Jay Fisher - World Class Knifemaker
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"Aries" Folding Knife
It is rare that I get to revisit some of my older and earlier works, and here is a pleasant exception. This is one of my early United States Air Force Pararescue Combat Search and Rescue (CSAR) knives, the "Paraeagle." The original design was created with input from a PJ that is now the commander of the 342nd Training Squadron. Together, back in the mid 1990's, we designed the Paraeagle pattern for a knife that has been one of my popular CSAR knives as well as civilian knife designs.
This particular Paraeagle is owned by an active duty United States Air Force Pararescueman (Mr. S.) who has used and carried the knife for about 15 years. He contacted me because he wanted an additional sheath to carry the knife, in a more traditional fashion, made in leather. I thought it would be nice to see just what one of these knives looks like after 15 years of service, so I took these photos, and the PJ was kind enough to allow me to post them.
The blade on this CSAR Paraeagle is O1 high carbon tungsten-vanadium tool steel, bead blasted and hot blued, engraved with the Pararescue Angel, and the Pararescue creed. This early Paraeagle has no bolsters, for light weight, and the handle is polished maroon linen-reinforced Micarta phenolic bedded and secured with nickel silver pins. The sheath is double-thickness kydex build on a 5052H32 corrosion-resistant high strength aluminum welt frame, secured with nickel plated steel Chicago screws. The sheath has an engraved flat black lacquered brass flashplate with the Pararescue emblem and creed.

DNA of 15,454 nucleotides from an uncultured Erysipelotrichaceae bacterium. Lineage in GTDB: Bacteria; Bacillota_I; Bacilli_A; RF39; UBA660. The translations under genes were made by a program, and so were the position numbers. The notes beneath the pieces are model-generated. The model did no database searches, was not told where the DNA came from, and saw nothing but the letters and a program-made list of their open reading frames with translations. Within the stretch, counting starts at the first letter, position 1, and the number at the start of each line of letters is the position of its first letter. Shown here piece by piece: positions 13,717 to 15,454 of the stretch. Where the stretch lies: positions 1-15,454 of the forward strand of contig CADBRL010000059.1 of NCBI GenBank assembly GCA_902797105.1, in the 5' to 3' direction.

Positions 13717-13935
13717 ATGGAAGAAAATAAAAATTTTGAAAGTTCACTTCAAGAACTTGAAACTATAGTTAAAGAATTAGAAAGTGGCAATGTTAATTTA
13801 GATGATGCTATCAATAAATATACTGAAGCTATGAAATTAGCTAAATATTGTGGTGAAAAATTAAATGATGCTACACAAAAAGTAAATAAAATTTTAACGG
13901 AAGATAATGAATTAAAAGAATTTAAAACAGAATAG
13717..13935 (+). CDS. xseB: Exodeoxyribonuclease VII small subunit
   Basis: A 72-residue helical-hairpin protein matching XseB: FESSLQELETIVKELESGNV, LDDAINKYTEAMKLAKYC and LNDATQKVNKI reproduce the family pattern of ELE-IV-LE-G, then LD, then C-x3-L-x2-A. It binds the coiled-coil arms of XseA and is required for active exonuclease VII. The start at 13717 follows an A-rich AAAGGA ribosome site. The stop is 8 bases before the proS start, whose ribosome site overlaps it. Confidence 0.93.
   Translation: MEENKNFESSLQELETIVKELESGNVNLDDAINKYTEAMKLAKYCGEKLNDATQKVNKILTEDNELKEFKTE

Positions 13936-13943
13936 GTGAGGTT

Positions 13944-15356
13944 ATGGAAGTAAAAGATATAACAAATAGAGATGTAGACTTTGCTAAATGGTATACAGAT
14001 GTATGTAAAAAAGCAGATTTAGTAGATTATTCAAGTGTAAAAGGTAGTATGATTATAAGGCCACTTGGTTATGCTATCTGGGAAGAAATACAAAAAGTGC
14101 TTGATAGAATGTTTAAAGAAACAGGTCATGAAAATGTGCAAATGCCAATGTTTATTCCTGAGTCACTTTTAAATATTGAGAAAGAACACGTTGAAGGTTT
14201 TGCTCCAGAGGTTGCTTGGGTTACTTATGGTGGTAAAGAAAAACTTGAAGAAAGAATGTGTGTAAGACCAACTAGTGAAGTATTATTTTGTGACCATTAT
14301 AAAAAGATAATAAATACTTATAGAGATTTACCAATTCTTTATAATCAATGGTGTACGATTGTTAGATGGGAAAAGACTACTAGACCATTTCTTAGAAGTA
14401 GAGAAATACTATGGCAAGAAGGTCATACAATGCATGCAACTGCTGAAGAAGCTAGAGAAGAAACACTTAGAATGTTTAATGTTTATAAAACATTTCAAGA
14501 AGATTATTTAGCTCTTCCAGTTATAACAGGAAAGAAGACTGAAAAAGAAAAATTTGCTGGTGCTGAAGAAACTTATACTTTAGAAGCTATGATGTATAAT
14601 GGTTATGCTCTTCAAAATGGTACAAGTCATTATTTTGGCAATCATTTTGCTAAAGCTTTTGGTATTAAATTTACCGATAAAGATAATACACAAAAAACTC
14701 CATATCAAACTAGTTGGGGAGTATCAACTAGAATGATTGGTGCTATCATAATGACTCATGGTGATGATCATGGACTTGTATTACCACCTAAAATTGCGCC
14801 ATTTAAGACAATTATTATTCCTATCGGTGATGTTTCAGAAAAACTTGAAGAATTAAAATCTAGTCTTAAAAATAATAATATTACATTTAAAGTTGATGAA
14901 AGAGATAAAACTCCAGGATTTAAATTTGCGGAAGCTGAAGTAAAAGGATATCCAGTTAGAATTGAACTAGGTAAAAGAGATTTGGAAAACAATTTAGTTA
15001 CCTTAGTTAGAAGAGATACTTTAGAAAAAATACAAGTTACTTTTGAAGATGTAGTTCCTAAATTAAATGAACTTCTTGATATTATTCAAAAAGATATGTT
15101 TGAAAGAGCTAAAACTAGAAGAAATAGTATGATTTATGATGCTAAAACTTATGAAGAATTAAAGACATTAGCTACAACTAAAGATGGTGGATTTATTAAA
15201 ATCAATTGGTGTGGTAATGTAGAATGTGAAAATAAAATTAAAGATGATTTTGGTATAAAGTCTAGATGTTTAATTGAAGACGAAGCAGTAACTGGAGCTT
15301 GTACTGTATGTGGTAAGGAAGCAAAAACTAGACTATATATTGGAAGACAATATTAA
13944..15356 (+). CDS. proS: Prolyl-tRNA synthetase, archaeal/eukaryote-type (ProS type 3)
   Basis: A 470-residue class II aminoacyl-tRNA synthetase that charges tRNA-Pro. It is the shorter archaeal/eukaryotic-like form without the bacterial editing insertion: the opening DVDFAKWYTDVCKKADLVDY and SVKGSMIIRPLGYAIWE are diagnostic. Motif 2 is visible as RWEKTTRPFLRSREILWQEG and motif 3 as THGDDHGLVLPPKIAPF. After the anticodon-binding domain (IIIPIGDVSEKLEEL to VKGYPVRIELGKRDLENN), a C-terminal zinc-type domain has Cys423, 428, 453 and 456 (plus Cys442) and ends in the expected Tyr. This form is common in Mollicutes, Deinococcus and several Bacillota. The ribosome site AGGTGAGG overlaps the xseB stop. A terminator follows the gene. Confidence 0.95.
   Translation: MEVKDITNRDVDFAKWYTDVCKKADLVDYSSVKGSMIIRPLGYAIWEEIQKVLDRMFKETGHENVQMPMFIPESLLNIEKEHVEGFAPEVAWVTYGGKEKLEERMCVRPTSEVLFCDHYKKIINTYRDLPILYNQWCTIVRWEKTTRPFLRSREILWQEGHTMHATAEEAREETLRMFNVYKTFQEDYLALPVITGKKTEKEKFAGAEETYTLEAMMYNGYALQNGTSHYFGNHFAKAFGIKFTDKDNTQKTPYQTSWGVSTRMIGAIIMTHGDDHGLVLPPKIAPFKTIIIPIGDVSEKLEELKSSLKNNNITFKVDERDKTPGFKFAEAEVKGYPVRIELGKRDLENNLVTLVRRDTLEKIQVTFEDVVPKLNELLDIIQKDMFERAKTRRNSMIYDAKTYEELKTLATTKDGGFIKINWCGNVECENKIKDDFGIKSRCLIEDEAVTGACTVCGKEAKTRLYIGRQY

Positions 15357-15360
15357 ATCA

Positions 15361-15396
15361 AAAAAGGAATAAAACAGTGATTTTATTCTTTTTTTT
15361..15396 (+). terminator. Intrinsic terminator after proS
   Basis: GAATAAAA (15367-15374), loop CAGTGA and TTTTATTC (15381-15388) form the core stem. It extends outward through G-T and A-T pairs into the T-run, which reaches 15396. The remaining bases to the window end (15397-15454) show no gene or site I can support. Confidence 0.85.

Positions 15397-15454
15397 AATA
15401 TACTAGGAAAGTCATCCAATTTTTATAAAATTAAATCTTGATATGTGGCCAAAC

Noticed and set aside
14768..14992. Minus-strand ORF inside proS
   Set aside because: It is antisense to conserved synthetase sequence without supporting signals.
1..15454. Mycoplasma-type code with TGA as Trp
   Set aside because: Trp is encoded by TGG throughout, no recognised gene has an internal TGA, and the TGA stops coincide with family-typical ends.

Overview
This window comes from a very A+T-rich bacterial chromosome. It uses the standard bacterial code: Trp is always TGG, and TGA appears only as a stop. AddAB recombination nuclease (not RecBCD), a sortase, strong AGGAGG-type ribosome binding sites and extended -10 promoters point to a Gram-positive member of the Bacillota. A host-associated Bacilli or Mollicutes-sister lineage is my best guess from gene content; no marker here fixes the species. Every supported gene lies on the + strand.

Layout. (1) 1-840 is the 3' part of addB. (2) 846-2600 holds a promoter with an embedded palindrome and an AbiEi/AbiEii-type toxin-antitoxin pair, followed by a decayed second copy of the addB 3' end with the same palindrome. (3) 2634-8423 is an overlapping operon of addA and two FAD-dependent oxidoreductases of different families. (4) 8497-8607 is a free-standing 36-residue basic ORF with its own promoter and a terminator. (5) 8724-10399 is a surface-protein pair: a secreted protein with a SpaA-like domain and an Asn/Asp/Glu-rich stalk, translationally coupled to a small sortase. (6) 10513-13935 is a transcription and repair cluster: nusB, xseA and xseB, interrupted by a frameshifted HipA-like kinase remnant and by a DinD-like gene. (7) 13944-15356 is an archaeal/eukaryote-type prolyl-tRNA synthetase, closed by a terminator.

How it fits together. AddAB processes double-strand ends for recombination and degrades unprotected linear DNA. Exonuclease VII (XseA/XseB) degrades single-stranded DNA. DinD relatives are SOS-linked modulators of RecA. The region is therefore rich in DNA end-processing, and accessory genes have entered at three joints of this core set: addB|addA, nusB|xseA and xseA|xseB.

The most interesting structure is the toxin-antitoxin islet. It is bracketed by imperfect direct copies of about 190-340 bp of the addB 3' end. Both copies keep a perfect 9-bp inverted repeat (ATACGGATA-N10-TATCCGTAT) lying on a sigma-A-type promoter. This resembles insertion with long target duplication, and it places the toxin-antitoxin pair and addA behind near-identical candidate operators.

Mr. S. took good care of this knife, and in the first photographs, I did nothing to the knife, just laid it on the table and photographed it. The tough piece of O1 has weathered well, with just a bit of scuffing on the blade, and some light staining on the cutting edge and serrations. The handle is still solidly mounted to the tang, and the Micarta shows almost no wear. The sheath is used and still very stable and stout, and shows my early massive belt loop plate that was common on these early Pararescue knives.
In the next photos, the knife is shown with the new leather sheath. I cleaned, sharpened, and waxed the blade, and that was all it needed! The leather sheath is simple and clean, in 9-10 oz. leather shoulder, died medium brown, border hand-stamped and hand-stitched with double rows of polyester sinew, lacquered and sealed.
A classic CSAR knife, ready for the next 15 years!
Thanks, Mr. S.!
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